My Personal Thoughts About Breast Cancer 12/25/08

It is Christmas morning, early Christmas morning, and I am sitting at my computer hooked up to my phone which may or may not ring this morning.  If it does ring it will be a call from someone who is having difficulty handling a breast cancer diagnosis.  I am not bragging about what I do or that I am doing it on Christmas.  I am just happy I can be there for someone.

I signed up for Thursdays and this year the holidays fall on Thursdays.  I worked many holidays in my nursing career.  I usually chose second shift because by 3PM I needed a break from my children, the mess, and the over stuffed feeling from too much food.

People still get sick on holidays, women get a breast cancer diagnosis at the holidays, and we lose people on the holidays.  I always wondered why God did not take a break during this time because it is normal for anyone of us who have been sick, or who received a devastating diagnosis, or lost a family member to always connect that event with the time it happened. 

15 years later I still know I got my breast cancer diagnosis for my 47th birthday.  A gift I was not appreciative of then, but now I realize that it was truly a gift.  This gift came in many layers of gift wrap.  In fact I am still unwrapping the layers. 

The gift wrap this gift came in is beautiful.  I have been given time, that is an incredible gift for sure.  I have been given a wonderful husband and marriage for the past 8 1/2 years.  I have been given opportunity after opportunity to share my story with others.  I have been given the gift of saving lives by encouraging women to get their mammograms – early detection being the only protection! 

Almost every day another layer gets peeled away from this gift.  Every time I see anything with the pink ribbon logo, every time I look at the jar candle on my desk that says “Hope for a Cure”, every time I look at m collection of Breast Cancer Charity ornaments from Christopher Radko – and more. 

Now that 2009 is approaching I have to take a look at my schedule and figure out how to set aside time to begin training for the Breast Cancer 3-Day walk here in Tampa Bay that falls on Halloween into the first weekend of November. 

Many of you who read my breast cancer posts know I have walked in this event before.  I did it for my 60th birthday promising to walk a mile for every year I have been blessed with life as well as promising to raise $100 a mile.  I did both.  This time in these circumstances I will be excited to raise the required $2300!  However I am very excited that it will be my 16th year of survival.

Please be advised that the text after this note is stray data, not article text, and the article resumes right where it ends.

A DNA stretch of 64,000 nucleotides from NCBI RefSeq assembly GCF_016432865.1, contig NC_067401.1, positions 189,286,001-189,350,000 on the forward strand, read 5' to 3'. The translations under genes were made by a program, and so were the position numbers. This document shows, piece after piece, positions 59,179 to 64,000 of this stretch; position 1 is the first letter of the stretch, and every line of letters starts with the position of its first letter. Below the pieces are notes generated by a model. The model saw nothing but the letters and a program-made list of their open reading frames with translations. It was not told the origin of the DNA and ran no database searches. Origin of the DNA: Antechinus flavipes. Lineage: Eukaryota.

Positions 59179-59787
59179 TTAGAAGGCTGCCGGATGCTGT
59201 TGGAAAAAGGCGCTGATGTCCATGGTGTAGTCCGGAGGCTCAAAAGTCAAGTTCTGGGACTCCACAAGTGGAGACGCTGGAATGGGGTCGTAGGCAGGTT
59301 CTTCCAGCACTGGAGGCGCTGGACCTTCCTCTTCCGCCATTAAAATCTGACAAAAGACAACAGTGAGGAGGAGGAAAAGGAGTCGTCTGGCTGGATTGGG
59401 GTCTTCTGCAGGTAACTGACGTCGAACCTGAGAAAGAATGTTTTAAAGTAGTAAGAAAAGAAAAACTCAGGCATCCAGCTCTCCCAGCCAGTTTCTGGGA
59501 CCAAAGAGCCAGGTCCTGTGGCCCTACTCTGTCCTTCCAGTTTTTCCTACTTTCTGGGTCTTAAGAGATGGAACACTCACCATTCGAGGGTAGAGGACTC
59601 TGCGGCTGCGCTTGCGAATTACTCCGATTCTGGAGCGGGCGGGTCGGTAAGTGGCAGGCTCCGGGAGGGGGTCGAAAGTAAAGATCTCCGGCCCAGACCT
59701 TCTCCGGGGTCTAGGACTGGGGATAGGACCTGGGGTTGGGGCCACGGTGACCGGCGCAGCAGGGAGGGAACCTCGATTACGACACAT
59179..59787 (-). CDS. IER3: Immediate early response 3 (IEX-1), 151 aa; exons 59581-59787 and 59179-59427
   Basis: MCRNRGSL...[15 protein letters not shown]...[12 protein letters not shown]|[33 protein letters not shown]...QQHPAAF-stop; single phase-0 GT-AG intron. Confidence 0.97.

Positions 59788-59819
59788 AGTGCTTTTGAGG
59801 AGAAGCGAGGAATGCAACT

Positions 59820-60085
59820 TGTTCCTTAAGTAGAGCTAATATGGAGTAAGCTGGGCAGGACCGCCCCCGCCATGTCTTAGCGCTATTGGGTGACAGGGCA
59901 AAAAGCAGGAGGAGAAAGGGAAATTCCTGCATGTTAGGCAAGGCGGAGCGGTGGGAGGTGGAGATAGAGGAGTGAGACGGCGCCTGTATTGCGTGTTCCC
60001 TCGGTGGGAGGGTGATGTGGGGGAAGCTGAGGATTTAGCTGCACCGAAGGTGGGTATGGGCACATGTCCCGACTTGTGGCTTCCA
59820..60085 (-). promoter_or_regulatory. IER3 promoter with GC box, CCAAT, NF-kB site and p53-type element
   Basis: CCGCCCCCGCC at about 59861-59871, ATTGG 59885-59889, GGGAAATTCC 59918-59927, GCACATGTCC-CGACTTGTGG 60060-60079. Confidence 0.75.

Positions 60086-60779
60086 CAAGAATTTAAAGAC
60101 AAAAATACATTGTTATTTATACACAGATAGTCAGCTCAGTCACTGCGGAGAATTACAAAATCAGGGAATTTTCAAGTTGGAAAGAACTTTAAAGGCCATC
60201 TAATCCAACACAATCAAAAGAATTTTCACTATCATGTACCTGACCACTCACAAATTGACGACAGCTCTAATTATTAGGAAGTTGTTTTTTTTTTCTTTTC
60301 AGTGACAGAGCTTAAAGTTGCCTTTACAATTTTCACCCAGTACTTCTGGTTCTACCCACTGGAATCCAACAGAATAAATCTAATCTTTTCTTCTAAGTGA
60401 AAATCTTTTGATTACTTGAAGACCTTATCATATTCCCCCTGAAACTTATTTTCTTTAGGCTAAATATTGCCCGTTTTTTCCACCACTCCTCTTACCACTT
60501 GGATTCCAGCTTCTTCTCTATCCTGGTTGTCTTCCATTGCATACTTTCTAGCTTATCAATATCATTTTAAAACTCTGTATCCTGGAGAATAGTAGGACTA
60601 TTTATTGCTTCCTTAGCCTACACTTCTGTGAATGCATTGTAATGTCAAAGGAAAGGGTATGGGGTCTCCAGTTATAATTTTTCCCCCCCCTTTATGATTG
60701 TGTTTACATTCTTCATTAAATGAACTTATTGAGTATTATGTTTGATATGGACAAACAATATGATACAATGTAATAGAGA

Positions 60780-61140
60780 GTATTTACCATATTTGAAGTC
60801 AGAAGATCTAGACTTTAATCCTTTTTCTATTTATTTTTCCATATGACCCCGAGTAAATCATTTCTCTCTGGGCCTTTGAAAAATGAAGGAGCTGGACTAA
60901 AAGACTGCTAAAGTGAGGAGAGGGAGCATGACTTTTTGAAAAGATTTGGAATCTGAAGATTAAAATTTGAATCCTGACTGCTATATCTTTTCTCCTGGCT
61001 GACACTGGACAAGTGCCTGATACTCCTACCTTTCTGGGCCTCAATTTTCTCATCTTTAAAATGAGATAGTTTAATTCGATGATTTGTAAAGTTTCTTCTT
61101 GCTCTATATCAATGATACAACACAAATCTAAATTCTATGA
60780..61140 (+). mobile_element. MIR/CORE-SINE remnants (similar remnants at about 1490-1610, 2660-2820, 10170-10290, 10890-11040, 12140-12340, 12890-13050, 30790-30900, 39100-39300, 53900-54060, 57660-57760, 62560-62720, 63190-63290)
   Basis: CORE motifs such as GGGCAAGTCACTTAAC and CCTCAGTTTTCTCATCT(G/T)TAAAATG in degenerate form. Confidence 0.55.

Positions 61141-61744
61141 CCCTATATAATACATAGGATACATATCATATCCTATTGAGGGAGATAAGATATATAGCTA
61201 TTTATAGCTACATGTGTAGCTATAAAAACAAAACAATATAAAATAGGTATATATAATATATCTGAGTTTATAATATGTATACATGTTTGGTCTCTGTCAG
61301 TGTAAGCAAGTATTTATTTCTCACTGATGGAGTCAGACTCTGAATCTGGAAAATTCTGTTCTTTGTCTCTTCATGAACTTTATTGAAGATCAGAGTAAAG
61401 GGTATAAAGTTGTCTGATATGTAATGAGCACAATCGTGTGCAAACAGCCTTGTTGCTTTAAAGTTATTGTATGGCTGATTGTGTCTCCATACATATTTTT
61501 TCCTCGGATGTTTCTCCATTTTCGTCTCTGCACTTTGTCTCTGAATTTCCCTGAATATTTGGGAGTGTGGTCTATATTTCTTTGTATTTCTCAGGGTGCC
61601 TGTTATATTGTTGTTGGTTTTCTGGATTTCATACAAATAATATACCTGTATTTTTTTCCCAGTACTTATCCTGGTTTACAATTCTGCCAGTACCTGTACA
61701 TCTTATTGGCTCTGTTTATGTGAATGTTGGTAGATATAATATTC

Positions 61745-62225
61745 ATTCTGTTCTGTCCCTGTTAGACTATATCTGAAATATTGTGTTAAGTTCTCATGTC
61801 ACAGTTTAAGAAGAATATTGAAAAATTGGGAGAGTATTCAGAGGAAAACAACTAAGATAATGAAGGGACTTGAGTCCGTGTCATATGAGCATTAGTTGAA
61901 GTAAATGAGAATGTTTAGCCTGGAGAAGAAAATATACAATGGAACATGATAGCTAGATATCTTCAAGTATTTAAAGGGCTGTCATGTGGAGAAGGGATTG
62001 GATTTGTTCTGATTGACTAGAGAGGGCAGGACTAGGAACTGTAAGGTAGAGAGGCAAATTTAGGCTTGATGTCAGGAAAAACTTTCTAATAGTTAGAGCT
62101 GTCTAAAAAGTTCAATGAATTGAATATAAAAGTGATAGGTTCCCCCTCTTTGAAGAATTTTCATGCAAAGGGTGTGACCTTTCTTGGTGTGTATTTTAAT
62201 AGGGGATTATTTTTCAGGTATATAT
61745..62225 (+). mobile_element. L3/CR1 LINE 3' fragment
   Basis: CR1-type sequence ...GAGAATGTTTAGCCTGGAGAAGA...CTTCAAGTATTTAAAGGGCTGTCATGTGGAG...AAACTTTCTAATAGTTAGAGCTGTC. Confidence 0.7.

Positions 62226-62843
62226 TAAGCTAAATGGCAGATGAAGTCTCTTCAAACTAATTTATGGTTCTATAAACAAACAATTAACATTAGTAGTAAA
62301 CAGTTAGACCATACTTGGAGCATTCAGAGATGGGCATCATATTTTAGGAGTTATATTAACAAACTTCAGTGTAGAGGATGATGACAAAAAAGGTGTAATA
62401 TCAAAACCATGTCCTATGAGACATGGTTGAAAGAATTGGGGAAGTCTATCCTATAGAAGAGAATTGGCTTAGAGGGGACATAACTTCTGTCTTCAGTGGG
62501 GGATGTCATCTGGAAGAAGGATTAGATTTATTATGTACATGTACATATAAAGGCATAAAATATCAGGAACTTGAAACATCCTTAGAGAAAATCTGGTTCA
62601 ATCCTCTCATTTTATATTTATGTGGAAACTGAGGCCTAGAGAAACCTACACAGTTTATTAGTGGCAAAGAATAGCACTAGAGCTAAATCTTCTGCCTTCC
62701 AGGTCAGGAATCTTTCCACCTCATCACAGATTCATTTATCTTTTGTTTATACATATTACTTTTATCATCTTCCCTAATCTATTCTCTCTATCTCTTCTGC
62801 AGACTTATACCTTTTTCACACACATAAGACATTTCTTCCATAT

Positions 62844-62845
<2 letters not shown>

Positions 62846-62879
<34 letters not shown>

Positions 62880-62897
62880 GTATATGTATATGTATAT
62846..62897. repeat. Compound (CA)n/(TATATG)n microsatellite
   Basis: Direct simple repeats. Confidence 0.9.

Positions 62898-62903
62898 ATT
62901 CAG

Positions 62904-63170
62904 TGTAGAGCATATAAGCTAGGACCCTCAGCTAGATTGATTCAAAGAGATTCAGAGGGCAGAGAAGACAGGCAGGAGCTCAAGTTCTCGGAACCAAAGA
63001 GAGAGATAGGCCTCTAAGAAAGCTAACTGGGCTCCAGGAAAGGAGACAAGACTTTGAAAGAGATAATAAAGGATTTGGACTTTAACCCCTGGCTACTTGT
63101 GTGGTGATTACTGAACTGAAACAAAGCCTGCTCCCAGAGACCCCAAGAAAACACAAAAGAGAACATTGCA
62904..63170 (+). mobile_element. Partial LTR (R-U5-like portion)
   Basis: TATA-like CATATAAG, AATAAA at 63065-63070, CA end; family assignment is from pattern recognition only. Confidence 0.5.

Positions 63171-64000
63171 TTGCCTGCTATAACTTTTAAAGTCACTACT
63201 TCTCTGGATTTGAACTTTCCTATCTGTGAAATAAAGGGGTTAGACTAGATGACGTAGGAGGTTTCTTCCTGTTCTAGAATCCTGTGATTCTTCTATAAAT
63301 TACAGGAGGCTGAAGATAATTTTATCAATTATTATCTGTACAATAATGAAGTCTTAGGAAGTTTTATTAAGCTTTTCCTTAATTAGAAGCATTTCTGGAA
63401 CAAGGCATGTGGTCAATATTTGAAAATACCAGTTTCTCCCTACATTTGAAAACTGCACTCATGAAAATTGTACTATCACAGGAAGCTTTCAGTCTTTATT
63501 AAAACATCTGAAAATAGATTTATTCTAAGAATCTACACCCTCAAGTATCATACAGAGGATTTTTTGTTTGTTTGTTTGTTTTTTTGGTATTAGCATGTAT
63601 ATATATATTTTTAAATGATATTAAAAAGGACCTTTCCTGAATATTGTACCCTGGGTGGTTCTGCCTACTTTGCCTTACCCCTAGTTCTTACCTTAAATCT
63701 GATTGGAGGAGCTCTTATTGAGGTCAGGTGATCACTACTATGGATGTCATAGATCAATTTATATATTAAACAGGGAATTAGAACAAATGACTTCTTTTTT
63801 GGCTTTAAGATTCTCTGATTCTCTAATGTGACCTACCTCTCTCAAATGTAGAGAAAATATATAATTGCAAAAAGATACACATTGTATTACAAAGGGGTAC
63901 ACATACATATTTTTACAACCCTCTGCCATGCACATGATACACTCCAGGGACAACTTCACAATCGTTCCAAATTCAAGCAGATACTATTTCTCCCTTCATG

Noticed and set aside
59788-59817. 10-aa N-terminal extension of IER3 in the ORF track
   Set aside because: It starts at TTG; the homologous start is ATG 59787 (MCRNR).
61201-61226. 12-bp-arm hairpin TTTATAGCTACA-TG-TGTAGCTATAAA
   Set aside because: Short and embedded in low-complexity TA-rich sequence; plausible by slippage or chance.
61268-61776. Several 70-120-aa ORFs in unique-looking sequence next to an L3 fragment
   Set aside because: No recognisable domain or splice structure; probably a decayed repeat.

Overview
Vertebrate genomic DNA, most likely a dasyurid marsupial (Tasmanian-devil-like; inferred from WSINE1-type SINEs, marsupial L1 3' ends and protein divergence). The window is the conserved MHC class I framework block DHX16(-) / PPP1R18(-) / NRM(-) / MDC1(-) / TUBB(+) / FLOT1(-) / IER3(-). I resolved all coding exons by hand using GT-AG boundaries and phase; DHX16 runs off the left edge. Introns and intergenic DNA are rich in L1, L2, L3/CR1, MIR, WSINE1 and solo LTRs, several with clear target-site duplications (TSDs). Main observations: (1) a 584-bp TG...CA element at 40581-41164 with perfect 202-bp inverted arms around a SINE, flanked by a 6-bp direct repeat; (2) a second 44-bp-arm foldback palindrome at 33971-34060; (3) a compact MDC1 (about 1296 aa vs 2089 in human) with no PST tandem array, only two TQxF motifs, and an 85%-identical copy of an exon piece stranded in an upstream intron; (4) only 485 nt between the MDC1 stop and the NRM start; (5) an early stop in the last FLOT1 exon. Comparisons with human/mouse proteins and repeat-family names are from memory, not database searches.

I thought long and hard about that – which in my life means I had an idea in less than 3 minutes – and came up with the idea to make this a Sweet Sixteen party this time.  Hopefully I will be able to gather friends and family here to celebrate being 16 all over again.  I do not get to see my friends and family as much as I would like to, in fact we are alone this Christmas, which is fine, but if I can gather people together this time it will be one more gift breast cancer gave me.

I understand that there are many people who are not at this level in life-I talk to newly diagnosed women weekly, and they all seem to make the same statement – they all want their life back to the way it was before breast cancer.  I did too 15 years ago.  The thing is your life does not go back to the way it was, and I tell them that, but I also tell them it can be a much better life built on gratefulness.  A life built on gratefulness is a beautiful life.

I don’t even see my scar these days.  I don’t notice the numbness that often that goes from my underarm into my back from the lymph node dissection.  The physical changes are no longer really apparent to me.  The emotional changes though still amaze me.  I wish I could tell women who ask me when they will feel good again the exact day this will happen.  It takes time, and it happens individually and when it does happen most of us do not realize it (then). 

We don’t suddenly wake up and scream I am back-no it happens gradually sometimes with the assistance of pharmaceuticals and therapy which I heartily encourage utilizing if your life is too much to deal with at the time.

For me, I realized one day that the entire day had passed without being pulled into the depths of my scary diagnosis.  I realized I was functioning again.  I was going out, I was working, I was laughing, I was feeling a sense of relief that only comes with time.  Time is a healer, it doesn’t heal all wounds, that is not how it works.  It does lessen the pain though. 

When I look back I realize it probably took me about 2 years to get to that place in my life.  As women we have always been the nurturers to our families.  When the nurturer goes down our families are scared, angry, and their world is upset and upside down too.  They bounce back much quicker than we do and sometimes we hear them say those words that sound like this:  “Are you ever,” or “when will you,” or “I am tired of,” or “I want my.” and we sit there paralyzed by the guilt that a diagnosis has become our life.

Fear is normal – if it progresses to a 24/7 way of life, then it is time to seek outside help.  We all deserve to be nurtured too, and while our families will do this for a while without complaint there is no shame in looking at yourself one day and saying “I want to get past this”.  That is when I believe the feeling of a new normalcy begins.

Change is inevitable in life, and what I hope for all of you who have been through the change that a breast cancer diagnosis brings that you will be able to embrace the new you that can emerge triumphantly – blessings on all of you!

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